A South Shields family have been reunited with the ambulance crew who gave them precious extra days with their father.
Retired HGV driver Jim Stephenson was at home when he collapsed and suffered a cardiac arrest. His wife Brenda called 999 immediately.
Quickly on scene were a team of five North East Ambulance Service crews, including Hazardous Area Response Team paramedic Ben Dixon and emergency care assistant Tiffany Collinson.
The crew performed CPR and shocked Jim four times with a defibrillator. He regained consciousness and was taken to South Tyneside Hospital.
Sadly, Jim took a turn for the worst in hospital and passed away 10 days later.
But Brenda and her family were so impressed with the standard of care Jim received they have donated £300 to the North East Ambulance Service Charitable Trust Fund.
Brenda, son Jimmy and daughter Karen have now been reunited with Ben and Tiffany to thank them for their outstanding care.
Jimmy said: "Everything was a rush and we didn’t really get the chance to say 'thank you' at the time.
"They all worked on my dad for about an hour or so, they just wouldn’t give up on him. We were blown away by their determination, professionalism and compassion and they kept us informed all along.
"You watch on television programmes but when you see it in front of your eyes, you don’t realise how skilled they are.
"We only got another 10 days with my dad, but we were all able to sit in hospital with him for those days laughing and joking with him, days we wouldn’t otherwise have had. I’m sure if my dad had made it through he would have been the first through the door to thank them."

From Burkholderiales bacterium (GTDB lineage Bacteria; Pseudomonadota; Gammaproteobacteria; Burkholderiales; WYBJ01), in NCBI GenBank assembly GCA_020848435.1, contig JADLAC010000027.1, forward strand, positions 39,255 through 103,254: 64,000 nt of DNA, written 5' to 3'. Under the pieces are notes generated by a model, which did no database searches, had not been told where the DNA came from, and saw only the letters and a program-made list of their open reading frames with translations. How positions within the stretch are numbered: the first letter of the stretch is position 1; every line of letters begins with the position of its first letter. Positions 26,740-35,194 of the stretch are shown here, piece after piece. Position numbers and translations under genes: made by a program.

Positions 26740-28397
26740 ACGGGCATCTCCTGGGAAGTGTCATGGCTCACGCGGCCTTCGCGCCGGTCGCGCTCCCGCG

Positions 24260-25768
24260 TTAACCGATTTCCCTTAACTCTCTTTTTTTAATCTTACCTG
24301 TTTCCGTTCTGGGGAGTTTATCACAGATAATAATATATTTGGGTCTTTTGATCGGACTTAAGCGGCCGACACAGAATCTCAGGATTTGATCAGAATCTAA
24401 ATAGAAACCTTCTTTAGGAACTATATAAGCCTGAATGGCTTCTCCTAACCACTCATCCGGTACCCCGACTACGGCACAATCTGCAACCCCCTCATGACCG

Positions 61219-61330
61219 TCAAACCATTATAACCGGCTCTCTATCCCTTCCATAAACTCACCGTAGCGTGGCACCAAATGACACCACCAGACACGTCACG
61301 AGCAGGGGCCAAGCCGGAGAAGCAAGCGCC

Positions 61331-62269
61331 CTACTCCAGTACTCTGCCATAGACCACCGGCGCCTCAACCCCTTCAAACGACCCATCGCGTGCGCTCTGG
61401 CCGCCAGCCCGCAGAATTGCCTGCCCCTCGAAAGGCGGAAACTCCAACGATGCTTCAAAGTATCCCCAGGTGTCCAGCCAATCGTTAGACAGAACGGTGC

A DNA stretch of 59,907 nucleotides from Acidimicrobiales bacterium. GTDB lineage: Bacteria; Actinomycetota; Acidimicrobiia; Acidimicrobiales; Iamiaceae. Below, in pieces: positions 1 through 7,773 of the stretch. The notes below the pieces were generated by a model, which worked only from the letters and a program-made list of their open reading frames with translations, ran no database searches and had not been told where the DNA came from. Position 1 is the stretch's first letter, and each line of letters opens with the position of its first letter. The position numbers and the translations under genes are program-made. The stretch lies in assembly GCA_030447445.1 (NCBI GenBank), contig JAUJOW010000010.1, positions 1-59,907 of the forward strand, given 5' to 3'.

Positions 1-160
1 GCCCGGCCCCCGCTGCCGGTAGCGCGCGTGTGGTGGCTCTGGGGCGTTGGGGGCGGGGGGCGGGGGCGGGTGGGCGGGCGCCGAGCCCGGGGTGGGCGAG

HART paramedic Ben added: "When I arrived Jim was in bed but looked terrible. He then made a slight recovery and began to talk for a minute or so before having a seizure like episode and then went into respiratory and cardiac arrest.
"The incident was quite a complex resuscitation but having so many NEAS staff on hand and working together gave Jim the best possible chance.”
Tiffany added: "It was a high for us when we heard he was up and about because, unfortunately, that doesn’t always happen with cardiac arrests but we had worked together as a team really well.
"Jim was an absolute fighter. It’s very sad to hear that he didn’t make it through but I think they are incredibly brave for coming to see us and it’s really appreciated.
"I think it is very generous of the family to donate £300 to NEAS, I know it sounds cliché but we were just doing our job."
The North East Ambulance Service Charitable Trust Fund receives donations and legacies from patients, members of the public and fundraising initiatives throughout the North East and exists to support the work of the Trust. The Trust has used funds in the past to provide additional equipment for community first responder schemes and improving the working environment for ambulance staff.
Chairman Douglas Taylor said: "We are always grateful to receive donations from patients and members of the public and are thankful for the donation received from the Stephenson family.
"The Charitable Trust Fund exists to support the work of the Trust and we are currently looking to raise funds to extend the coverage of community based defibrillators, develop and equip our community first responders and establish a cadet scheme for young people."
All donations and legacies received by the Trust, from members of the public, are safeguarded by the Trust's Charitable Funds Committee to ensure they are used and allocated in the way the donor intended. Donations to the North East Ambulance Service Charitable Trust Fund can be made here.